Monday, March 3, 2014

MLB Offseason Winners and Losers

With Spring Training under way, many teams have their 40-man rosters set, and ready to decide who will get the nod for the Opening Day team, and who will have to work their way through the minors. This offseason, not many teams were to shy when it came to opening their wallets, and shelling out the big bucks to get what they need. The trade front was rather quiet this deadline, with big names like David Price not being moved. Here is my list of some of this off-season's winners, losers, and surprises.


Seattle Mariners: Seattle was arguably the biggest winner this offseason. They needed to make a monumental move to compete with the Angels, Rangers, and A’s, and they did that in the form of signing former-Yankee slugger Robinson Cano a 10-year, $240 million contract. Cano has been one of the premier second basemen in the MLB over the past eight years, on both sides of the ball. The Mariners were also able to bring in Lloyd McClendon as their manager. McClendon had previously served as the hitting coach of the Tigers since 2007, leading an offense that is arguably the most feared in the league. The Mariners have ranked very low in most offensive categories in recent years, so having a manager that has great offensive experience is going to be a very welcomed change. For their rotation, besides “King” Felix Hernandez leading the way, they have Japanese-superstar Hisashi Iwakuma at number 2, who most recently finished third in the Cy Young voting. They also have top pitching prospects Taijuan Walker and James Paxton working their way into the team’s rotation, with chances of gaining spots coming out of Spring Training. The team also signed free-agent closer Fernando Rodney to a two-year deal, solidifying the position for the next couple years, until they have a homegrown player that will be ready to take over. Mariners GM Jack Zduriencik had the large task on his hands of putting a team together that could compete in the AL West, and he did an amazing job doing it.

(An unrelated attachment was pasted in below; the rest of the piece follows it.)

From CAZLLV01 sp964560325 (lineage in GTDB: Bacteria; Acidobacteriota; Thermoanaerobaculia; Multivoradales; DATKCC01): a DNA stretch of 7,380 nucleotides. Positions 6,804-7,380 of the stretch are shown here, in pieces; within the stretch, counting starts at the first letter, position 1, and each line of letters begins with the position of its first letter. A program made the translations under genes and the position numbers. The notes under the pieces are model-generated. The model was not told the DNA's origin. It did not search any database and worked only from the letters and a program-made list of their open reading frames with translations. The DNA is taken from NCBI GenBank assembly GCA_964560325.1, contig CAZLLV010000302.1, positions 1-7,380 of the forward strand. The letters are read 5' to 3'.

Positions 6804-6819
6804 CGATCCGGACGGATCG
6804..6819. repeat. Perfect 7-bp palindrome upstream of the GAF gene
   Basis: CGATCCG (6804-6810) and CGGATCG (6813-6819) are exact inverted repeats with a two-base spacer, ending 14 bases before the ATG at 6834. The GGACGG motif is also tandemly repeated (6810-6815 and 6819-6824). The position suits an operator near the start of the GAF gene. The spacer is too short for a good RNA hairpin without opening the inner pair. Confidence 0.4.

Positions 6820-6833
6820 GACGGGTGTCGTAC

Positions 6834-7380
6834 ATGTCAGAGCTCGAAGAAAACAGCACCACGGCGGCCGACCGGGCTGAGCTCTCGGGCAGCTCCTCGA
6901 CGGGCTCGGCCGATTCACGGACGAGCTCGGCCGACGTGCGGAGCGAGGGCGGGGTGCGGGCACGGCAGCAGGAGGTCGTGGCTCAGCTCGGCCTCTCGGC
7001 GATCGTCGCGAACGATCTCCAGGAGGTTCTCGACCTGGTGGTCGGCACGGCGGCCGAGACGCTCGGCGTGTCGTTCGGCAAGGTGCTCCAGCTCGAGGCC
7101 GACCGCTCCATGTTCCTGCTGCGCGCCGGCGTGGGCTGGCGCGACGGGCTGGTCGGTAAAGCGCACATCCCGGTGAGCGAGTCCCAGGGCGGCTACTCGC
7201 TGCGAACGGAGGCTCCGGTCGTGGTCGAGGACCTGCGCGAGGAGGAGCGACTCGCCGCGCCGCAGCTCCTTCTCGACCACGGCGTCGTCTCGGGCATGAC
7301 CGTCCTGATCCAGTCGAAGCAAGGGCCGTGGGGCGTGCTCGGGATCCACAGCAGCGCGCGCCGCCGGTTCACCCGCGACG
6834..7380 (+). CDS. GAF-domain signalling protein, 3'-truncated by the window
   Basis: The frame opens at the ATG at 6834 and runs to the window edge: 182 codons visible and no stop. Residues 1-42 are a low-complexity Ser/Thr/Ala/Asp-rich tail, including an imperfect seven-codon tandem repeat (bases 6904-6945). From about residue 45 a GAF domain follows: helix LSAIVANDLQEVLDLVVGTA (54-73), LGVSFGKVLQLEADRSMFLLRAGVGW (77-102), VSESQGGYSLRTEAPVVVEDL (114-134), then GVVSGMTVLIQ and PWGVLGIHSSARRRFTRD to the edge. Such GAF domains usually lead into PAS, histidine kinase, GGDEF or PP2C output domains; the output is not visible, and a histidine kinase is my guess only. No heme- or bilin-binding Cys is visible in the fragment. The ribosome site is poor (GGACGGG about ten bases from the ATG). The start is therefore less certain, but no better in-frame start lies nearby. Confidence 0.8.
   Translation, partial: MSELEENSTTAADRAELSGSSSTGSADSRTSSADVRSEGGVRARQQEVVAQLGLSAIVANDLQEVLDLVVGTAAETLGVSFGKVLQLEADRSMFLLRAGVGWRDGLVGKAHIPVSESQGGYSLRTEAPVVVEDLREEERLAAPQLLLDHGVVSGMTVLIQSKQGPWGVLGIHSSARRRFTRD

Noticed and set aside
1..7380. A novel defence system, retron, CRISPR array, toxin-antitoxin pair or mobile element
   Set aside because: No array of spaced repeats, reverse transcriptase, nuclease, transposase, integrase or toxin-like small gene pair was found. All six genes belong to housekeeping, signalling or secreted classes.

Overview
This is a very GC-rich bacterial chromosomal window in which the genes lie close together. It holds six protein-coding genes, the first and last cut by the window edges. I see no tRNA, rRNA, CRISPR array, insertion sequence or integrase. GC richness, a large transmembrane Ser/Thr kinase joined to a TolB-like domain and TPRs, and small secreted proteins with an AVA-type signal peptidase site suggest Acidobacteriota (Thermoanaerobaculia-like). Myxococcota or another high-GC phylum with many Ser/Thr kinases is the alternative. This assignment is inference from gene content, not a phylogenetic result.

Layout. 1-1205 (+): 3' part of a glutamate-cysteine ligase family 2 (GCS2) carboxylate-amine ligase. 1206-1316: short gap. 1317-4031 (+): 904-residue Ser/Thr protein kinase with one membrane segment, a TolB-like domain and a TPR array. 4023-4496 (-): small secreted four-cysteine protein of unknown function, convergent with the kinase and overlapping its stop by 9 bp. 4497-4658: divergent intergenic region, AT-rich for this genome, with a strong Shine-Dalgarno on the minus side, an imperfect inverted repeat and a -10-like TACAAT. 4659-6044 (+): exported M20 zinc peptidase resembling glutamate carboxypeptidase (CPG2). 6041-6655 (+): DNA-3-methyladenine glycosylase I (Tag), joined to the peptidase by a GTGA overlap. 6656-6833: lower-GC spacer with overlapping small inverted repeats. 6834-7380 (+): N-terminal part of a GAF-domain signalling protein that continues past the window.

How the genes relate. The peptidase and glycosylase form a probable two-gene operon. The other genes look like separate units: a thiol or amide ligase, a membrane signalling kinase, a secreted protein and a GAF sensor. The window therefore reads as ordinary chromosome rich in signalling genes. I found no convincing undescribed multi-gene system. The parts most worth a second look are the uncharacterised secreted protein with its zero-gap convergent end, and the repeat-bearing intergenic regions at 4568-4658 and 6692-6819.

Arizona Diamondbacks: In a division most recently dominated by the Giants’ scrappy ball play and the Dodgers’ huge wallet, the Diamondbacks had previously done as much as they can to just stay afloat. Their offseason moves now put them in a position to take control. The DBacks were lacking the power hitter who could give them 30+ homeruns after the trade of Justin Upton a year ago, so they stepped up and traded promising prospect Tyler Skaggs and Hector Santiago to the Angels for first baseman Mark Trumbo, who is coming off of a 34 homerun, 100 RBI season. Also, after having back-to-back years of shaky closing from Heath Bell and JJ Putz respectively, the DBacks traded third base prospect Matt Davidson to the White Sox for closer Addison Reed. Extensions would be given to manger Kirk Gibson and GM Kevin Towers, showing faith that the two will succeed together. About two weeks before the start of Spring Training, the DBacks would shore up their rotation with the addition of Bronson Arroyo on a two-year deal. The Diamondbacks may not have the wallet of the Dodgers, but expect them to give them a run for their money in the NL West this year, and years to come.